Visualising tumour cell-microglial interactions in vivo using two photon intravital imaging

Research output: Contribution to conferenceAbstract

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Conference

ConferenceTumour Microenvironment, Basic Science To Novel Therapies
CountryUnited Kingdom
CityNottingham
Conference date(s)15/06/1716/06/17
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Publication details

DatePublished - 15 Jun 2017
Original languageEnglish

Abstract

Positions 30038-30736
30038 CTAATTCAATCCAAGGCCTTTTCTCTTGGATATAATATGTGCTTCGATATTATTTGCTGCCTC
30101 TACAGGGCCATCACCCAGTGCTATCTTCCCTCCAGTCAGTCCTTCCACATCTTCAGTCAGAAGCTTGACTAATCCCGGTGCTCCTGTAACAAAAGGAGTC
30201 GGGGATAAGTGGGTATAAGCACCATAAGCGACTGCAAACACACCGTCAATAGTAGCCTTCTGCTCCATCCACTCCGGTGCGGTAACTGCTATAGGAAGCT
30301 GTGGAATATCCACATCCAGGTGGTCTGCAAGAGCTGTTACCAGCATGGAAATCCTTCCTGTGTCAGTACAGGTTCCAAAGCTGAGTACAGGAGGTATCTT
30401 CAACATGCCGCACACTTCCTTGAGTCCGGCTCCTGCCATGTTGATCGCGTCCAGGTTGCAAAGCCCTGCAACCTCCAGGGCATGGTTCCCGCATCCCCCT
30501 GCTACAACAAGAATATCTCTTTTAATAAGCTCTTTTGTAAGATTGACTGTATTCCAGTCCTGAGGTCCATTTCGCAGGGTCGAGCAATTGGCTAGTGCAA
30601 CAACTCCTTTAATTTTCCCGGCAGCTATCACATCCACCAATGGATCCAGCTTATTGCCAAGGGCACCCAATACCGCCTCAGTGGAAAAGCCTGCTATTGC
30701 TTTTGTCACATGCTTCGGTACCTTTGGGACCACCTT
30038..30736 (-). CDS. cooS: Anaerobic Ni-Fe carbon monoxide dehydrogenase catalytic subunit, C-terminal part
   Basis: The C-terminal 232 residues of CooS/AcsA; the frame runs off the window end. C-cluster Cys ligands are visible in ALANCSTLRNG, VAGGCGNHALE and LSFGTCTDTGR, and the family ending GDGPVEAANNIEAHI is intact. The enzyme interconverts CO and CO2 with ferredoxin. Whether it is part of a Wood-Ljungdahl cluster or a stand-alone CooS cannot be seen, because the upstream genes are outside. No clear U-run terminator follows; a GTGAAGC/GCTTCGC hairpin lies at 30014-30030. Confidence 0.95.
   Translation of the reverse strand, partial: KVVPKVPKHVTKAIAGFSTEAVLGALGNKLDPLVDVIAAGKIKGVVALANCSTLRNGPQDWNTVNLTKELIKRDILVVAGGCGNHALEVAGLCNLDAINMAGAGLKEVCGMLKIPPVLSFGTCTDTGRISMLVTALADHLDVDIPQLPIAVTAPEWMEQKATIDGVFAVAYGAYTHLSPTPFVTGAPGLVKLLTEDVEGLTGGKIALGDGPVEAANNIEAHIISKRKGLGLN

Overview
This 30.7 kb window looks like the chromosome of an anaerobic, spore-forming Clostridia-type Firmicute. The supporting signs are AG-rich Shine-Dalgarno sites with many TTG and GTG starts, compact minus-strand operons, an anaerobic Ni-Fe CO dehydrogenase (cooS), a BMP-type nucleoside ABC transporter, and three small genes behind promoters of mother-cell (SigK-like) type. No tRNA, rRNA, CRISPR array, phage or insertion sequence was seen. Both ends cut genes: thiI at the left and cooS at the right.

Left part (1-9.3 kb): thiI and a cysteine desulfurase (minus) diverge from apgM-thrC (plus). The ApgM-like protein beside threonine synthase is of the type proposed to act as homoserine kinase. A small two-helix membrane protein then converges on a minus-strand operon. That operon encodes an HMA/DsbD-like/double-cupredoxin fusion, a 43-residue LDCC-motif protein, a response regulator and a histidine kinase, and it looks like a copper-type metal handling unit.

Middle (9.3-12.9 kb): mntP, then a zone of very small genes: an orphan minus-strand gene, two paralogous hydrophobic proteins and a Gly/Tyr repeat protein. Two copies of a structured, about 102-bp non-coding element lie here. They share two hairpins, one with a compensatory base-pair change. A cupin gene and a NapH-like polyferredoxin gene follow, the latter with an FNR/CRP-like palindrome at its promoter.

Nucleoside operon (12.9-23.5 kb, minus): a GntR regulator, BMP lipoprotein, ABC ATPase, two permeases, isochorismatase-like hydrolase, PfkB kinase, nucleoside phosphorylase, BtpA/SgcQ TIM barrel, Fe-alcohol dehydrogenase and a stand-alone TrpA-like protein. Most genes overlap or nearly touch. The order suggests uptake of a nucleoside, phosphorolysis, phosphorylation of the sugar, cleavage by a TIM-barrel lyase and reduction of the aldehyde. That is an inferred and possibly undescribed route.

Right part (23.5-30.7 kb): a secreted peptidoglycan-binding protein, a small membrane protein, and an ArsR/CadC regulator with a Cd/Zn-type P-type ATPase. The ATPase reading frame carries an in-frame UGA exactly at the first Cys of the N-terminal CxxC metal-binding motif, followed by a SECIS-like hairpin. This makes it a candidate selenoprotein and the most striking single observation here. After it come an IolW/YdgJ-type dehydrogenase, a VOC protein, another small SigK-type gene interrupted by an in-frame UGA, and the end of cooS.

An emerging problem in the treatment of breast cancer is the increasing incidence of metastases to the brain years after diagnosis. Treatment options for brain metastases are mainly limited to radiotherapy and neurosurgery, so better understanding of this niche, and the cellular mechanisms involved, is urgently required. Microglia are the resident macrophage population in the brain, undertaking a surveillance role, and becoming “activated” by neuronal injury or lesion, promoting an inflammatory response. Microglia have been reported to promote proliferation, angiogenesis and invasion in brain tumours. However, the mechanisms underlying microglial involvement appear complex and better models are needed to study microglial activation in the context of brain metastases. Here, we sought to address this need by developing a novel protocol for visualisation of tumour cell-microglial interactions in vivo using multiphoton intravital imaging. We used an inverted Zeiss 780MP 2-photon microscope with a purpose adapted LSM Tech InverterScope objective inverter modified for wavelengths >900 nm with the addition of a reflective interior and MaxMirror dielectric mirrors. We used heterozygous Cx3cr1GFP/+ mice which express GFP in microglia under control of the endogenous Cx3cr1 promoter. We evaluated implantation of an optical window on the parietal bone as the best method for examining cellular behaviour in situ in the outer cortex. We detected GFP-expressing microglia in Cx3cr1GFP/+ mice up to 250 µm below the window without significant loss of resolution. In a subset of animals, we implanted dsRed-expressing MDA-MB-231 breast cancer cells suspended in Matrigel under the optical window. Using this approach, we visualised accumulation of activated microglia and tumour cells up to 6 days following implantation. We propose that this novel in vivo approach may have use for the interrogation of molecular mechanisms underlying microglial involvement in the progression of brain metastases. This work was supported by Medical Research Council and the Wellcome Trust through the Centre for Chronic Diseases and Disorders (C2D2) at the University of York.

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